Profiles of Excellence: How Sarpanch Popatrao Pawar Turned Around His Village

About the Initiative: Profiles of Excellence is meant to provide readers with information and stories of individuals who have succeeded in disturbing the existing status quo and creating positive change while acting within the system.
These inspirational individuals are meant to showcase to the world the variety of ways in which people are tackling social maladies and effectively dealing with problems while being conferred limited power and authority.

1. Name: Popatrao Baguji Pawar

2. Job title: Sarpanch, of Hiware Bazaar, a small town of Ahmednagar District, Maharashtra
3. Educational Qualification: Postgraduate, MSc.
4. His story: Popatrao Pawar took over as Sarpanch of Hiware Bazaar in 1989 after he ran unopposed.
When he assumed office, his town was facing frequent drought-like conditions, low agricultural yield, problems of alcohol addiction tearing families apart, a dearth of resources, as well as high migration rates to cities.
Hiware Bazaar, in 2018, stands as not only as a town that is self-sufficient in nearly every manner but also as a model for modern urban and rural governance.
5. A. Hiware Bazaar before:

  1. Prior to 1989, the village was facing several problems such as migration of the villagers to the nearby urban areas, high crime, and scarcity of water;
  2. In 1995, only a tenth of the village’s land was arable and 168 of its 182 families were below the poverty line;
  3. Grass production was at 100 tonnes in 2000; went up to 6,000 tonnes in 2004;
  4. With more grass available, milch livestock numbers have gone up from 20 in 1998 to 340 in 2003;
  5. Milk production rose from 150 litres per day in the mid-1990s to 5,000 litres now.

B.) Hiware Bazaar after:

  1. Saves 1 lakh litres of water from Bombay and 25,000 litres of water from Pune daily;
  2. Nearly mosquito free – An open challenge to reward anyone Rupees 100 for every mosquito found;
  3. 0 Below Poverty Line families (despite altering the indicators to their detriment)
  4. Complete alcohol prohibition – Shut 22 illicit alcohol retail outlets;
  5. Created the first Open Defecation Free village in 1992; (something the incumbent government is still attempting to manage)
  6. Made HIV test mandatory before marriage, thereby reducing STD rates;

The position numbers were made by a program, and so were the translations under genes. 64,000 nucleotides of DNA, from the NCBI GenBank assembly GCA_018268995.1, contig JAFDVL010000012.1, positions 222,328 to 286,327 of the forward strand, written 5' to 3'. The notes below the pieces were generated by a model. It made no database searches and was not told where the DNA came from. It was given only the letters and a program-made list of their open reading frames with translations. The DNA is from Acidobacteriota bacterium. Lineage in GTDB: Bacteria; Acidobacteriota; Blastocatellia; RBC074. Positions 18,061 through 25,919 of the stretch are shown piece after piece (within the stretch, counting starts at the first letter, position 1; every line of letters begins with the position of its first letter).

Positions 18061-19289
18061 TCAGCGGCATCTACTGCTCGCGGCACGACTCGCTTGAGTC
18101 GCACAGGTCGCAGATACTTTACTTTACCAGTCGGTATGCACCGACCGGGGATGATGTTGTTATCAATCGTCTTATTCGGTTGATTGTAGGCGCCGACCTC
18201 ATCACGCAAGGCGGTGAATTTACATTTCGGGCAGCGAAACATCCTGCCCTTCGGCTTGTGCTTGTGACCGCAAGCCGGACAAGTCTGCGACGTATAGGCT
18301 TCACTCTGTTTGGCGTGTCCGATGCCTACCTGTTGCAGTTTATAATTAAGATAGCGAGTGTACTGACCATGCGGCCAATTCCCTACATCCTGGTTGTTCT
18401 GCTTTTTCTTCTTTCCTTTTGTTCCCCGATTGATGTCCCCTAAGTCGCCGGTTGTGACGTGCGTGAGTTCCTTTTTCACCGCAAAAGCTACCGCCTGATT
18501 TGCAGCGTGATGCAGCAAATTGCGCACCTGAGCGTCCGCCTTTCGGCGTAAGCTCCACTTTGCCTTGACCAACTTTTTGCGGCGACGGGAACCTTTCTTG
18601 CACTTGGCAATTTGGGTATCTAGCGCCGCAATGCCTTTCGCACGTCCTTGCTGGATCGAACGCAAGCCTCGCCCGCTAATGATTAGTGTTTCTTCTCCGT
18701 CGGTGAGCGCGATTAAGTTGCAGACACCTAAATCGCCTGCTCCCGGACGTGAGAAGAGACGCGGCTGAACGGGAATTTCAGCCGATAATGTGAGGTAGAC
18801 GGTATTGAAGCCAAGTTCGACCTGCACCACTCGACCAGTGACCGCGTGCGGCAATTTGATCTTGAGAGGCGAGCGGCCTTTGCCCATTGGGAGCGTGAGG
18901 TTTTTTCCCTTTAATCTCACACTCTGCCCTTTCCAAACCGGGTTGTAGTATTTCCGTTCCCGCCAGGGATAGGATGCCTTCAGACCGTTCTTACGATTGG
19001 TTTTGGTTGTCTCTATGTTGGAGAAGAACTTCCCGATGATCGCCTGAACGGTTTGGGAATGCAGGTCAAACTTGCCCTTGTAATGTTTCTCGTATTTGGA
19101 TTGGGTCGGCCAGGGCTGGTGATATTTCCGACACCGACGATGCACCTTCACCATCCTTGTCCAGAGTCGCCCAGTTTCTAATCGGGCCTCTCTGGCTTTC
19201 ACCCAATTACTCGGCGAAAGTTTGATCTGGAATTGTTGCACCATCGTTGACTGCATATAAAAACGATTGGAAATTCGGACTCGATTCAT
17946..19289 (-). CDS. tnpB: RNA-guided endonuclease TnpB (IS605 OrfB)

7. Altered the previous Rupees 830 per capita income to a whopping Rupees 30,000 per capita income;
  8. Reverse migration at unprecedented rates

Popatrao Pawar 1
6. How did they do it:

  1. Built over 40,000 contour trenches around the hills to conserve rainwater and recharge groundwater;
  2. Villagers took up plantation and regeneration activities;
  3. Panchayat prepared their own 5-year plans for ecological regeneration;
  4. Dramatically reduced pastoral grazing in forestland;
  5. Hiware Bazar’s strong, participatory institutional set-up has facilitated success. The gram sabha has the power to decide on a range of issues, including identifying sites for water harvesting structures, sharing water and types of crops to be cultivated. The village voluntary body is its implementing arm.

7. Personal Accolades for Popatrao Pawar: 

  1. 1st International CSR Award;
  2. Amazing Indian Award by Times Now;
  3. Vibrant Gujarat’s AgriGold Award;
  4. Executive President for Model Village Committee;
  5. Member of National Level Grameen Reform Committee;
  6. Tie-ups with Oxford, Stockholm, Tokyo, and London universities for research on water management;

8. Editor’s Note:
Hiware Bazaar portrays the importance of ‘Community governance’. While a majority of modern-day life’s problems are city-centric (poverty, unemployment, poor health, and hygiene standards etc) the solution thereto is most definitely in the village.
In Hiware Bazaar, a now 100% organic village, after the rains have subsided for the season, the community sees how much it has rained and makes an estimation of how much water has percolated; thereafter the entire village plans and decides how many crops are to be sown/planted.
Therefore, an integrated approach to planning for the village is taken, so that the no part of the community ever faces a shortage of water.
This Modus Operandi, in turn, affects not only the farmers and rural community, but also indirectly affects the demands faced by cities nearby as these communities are less likely to migrate to over-crowded and harrowed cities and also generate incomparable levels of resources.
Not only does Hiware Bazaar’s example imbibe a philosophy of community planning, but it also displays tangible results that ultimately lead to a better standard of living and more sustainable ecology.
To do so does not require inordinate amount of funds that our systems do not possess, but merely channeling the existing funds to the required destinations, as has been done by Hiware Bazaar.
In the words of Mr. Pawar himself:
“If the planning happens in Delhi, and is implemented by some department or organisation, where is the community? We solved problems that the world is facing now, over 25 years ago because we involved the community”.
What’s crucial to understand is that the ‘Hiware Bazaar Model’ while exemplary as can be, is not meant for duplication.
The reason for its success is because individuals like Mr. Pawar could identify the unique problems felt by his own village by completely immersing himself into the community. That, if any, should be the philosophy that is worthy of imitation.

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